Contributions to St. Michael and All Angels take many forms, not all of which can be shown on a chart or a spreadsheet. Volunteers greet visitors, stuff envelopes, prepare and serve food, make prayer shawls, buy groceries for the food pantry, give classes, visit the sick, perform music, serve at mass, serve on committees, and carry out many other vital activities in service to God, our parish, the community and the world. All this is in addition to the good works carried out by clergy and staff. The faithful giving of our time, talent and treasure starts with our contributions to the church’s operating fund (General Fund), which enables us to do all the rest.
Sometimes parishioners make “in-kind” donations of food, supplies, equipment, items for sale, etc. These are not reported in parish finances, but are nevertheless much appreciated.
Certain church groups maintain their own separate finances, which are not included in the parish’s financial reporting. These include the Social Action Committee, the Altar Guild and Episcopal Women’s Ministry (formerly called ECW).
Donations to the church can be made by cash or check, or by Bill Pay through your bank. A Paypal account is also available for online donations, as seen below.
In 2010, the Rev. John R. Smith instituted a budget line item entitled “Faith Promise,” encouraging parishioners to give to the parish in commemoration or thanksgiving for particular events in their lives, in addition to their pledge contributions. In 2012, the parish instituted special collections at Easter, All Saints’ Day and Christmas, with a letter explaining the purposes to which the money would be directed. Proceeds from these are usually recorded as Faith Promise income, but some has been placed in the Building Restoration Fund when major building repairs were needed. At present, the General Fund has a small negative balance.
In the past five years, the 1953 building (with numerous additions over the parish’s 62-year history) has had a new roof, major repairs to adobe walls outside and water-damaged plaster inside, restoration of old, damaged wood, major repairs to the kitchen’s exhaust system, the rebuilding of the Walsingham altar after an arson incident, and new chairs and carpeting in the Smith Parish Center, the latter two items paid for with proceeds from our annual sale of homemade candy. In 2014 the parish finished paying for the purchase, installation and expansion of the A F Schultz Aeolian-Skinner Pipe Organ, a 45 rank organ first built in 1959. In 2015, repairs were made to the organ due to damage from termites and packrats. Also in 2015, the church was fumigated for wood termites, with further treatment for subterranean termites.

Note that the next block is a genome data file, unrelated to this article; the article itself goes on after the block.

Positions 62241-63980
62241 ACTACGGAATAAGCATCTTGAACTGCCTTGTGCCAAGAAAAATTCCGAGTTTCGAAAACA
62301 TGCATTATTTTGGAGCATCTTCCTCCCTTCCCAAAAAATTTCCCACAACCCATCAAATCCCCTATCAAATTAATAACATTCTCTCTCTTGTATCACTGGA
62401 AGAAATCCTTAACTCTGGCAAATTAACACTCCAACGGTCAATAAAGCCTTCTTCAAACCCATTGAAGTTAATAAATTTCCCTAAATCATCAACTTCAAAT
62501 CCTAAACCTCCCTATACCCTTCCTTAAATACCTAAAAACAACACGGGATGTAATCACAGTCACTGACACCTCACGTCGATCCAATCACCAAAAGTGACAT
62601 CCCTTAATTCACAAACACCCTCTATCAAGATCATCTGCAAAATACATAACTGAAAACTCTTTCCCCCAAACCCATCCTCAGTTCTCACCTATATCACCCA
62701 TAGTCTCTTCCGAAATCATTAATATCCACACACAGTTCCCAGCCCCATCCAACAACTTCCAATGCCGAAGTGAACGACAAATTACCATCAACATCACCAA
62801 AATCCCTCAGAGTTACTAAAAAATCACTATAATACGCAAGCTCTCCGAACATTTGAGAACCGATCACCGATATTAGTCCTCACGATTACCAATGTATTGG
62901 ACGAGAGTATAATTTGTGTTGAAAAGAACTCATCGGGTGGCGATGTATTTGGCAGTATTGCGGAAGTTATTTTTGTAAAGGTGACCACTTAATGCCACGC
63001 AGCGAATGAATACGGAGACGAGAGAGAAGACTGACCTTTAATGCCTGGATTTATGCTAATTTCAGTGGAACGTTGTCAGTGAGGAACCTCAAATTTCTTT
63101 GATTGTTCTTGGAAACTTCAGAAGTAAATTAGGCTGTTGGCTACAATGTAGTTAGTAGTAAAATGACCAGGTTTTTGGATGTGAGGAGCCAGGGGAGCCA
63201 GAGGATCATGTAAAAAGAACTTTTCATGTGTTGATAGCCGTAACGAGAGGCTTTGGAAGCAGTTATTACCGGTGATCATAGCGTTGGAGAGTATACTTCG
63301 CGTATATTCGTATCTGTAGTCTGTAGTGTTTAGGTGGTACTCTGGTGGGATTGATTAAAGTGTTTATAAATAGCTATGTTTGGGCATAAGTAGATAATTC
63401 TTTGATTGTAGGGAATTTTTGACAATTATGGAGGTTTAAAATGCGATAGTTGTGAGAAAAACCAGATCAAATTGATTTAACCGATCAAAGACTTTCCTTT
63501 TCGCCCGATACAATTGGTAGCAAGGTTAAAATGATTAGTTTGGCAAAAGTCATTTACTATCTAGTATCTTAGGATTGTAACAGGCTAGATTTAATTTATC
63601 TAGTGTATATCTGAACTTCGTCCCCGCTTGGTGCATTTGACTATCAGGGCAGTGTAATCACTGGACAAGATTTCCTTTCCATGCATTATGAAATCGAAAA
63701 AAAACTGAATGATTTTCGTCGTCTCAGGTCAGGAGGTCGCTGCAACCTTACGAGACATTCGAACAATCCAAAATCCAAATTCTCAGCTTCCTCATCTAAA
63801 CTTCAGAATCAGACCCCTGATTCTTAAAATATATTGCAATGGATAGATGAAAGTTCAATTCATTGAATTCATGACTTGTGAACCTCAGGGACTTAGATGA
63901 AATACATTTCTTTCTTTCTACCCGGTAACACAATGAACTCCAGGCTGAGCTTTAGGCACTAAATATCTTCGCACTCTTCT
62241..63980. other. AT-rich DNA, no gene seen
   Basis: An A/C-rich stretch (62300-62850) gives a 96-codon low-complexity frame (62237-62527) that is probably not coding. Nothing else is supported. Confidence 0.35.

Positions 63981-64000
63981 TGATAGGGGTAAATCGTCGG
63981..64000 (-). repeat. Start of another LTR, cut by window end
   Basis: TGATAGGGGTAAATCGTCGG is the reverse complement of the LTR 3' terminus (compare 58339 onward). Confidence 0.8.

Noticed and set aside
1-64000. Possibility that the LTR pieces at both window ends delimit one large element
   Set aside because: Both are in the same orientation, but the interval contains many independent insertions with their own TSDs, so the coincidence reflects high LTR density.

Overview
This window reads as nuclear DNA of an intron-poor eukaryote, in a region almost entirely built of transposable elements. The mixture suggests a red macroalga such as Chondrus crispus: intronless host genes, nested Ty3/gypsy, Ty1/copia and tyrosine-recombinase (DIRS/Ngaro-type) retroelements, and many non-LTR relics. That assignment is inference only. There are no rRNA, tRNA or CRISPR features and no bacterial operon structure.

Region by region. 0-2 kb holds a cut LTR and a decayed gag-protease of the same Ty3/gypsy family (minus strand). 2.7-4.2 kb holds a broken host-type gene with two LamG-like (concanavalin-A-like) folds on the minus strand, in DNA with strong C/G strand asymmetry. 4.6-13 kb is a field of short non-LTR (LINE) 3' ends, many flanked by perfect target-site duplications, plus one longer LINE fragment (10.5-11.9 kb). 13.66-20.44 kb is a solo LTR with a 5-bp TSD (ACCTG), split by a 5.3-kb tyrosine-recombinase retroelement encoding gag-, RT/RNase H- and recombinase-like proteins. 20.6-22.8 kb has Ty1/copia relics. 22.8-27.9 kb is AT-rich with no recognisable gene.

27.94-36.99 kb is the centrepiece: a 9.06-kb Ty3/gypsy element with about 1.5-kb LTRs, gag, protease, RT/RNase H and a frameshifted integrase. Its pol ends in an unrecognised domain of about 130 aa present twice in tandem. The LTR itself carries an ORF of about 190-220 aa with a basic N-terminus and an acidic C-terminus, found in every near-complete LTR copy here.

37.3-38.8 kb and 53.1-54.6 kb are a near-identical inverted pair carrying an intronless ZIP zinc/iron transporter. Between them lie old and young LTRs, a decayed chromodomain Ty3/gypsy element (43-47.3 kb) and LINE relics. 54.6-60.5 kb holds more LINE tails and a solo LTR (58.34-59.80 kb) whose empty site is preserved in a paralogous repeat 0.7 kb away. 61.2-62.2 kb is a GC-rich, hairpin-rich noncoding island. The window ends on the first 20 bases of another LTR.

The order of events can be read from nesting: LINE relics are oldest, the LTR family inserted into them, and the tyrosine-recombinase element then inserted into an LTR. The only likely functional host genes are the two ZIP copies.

Although the parish has suffered many losses of beloved parishioners over the past five years as the congregation ages, we have worked together to keep the church vital and the building standing. Our many ministries are supported with parishioners’ time, talent and treasure, and our Family Mass and other efforts encourage participation of the next generation of churchgoers. A large bequest in 2015 did much to stabilize the parish financially. Although many challenges remain, St. Michael and All Angels is financially healthy, and ready to call its next full-time rector.
Fund Accounting and Restrictions
Like most non-profit organizations, St. Michael and All Angels operates on a Fund Accounting system of finances. This means that income and expenses are separated into different funds for different purposes. Our largest fund is the General Fund, whose purpose is to keep the church solvent, the building maintained, the lights on and the staff and clergy paid. Without the General Fund, the church would cease to exist.
The General Fund is considered “unrestricted” money, able to be used to any needed purpose, subject to the constraints of Rector and Vestry approval, the Financial Statement of Mission (budget) and the amount of cash available. Similarly, the Discretionary Fund is unrestricted, able to be spent at the discretion of the Rector, and the Parish Secretary as directed by the Rector.
Other funds are either vestry designated, temporarily restricted or permanently restricted. Vestry designated funds mostly consist of memorial project funds, which the Rector and Vestry can spend for any specific purpose because the donors have not placed restrictions on their use. Temporarily restricted funds are donated for a specific purpose, and cannot be spent on anything else until that purpose is fulfilled. A permanently restricted fund cannot be spent at all, but must be used to generate temporarily restricted income. The Mulvaney Fund Corpus and the Fowler Fund Endowment are permanently restricted funds.
Vestry designated and restricted funds make it possible to carry our many ministries that enhance the life of the church and community, and to cover certain major expenses that the General Fund cannot easily handle. For example, the Building Restoration Fund paid for two expensive but badly needed termite treatments in 2015. The Deacon’s Shoebox Project Fund paid for shoes and orthotics provided by Deacon Michael Meyers at St. Andrew’s Children’s Clinic.
Thanks to all for your time, talent and treasure, as we work together to make possible our many ministries!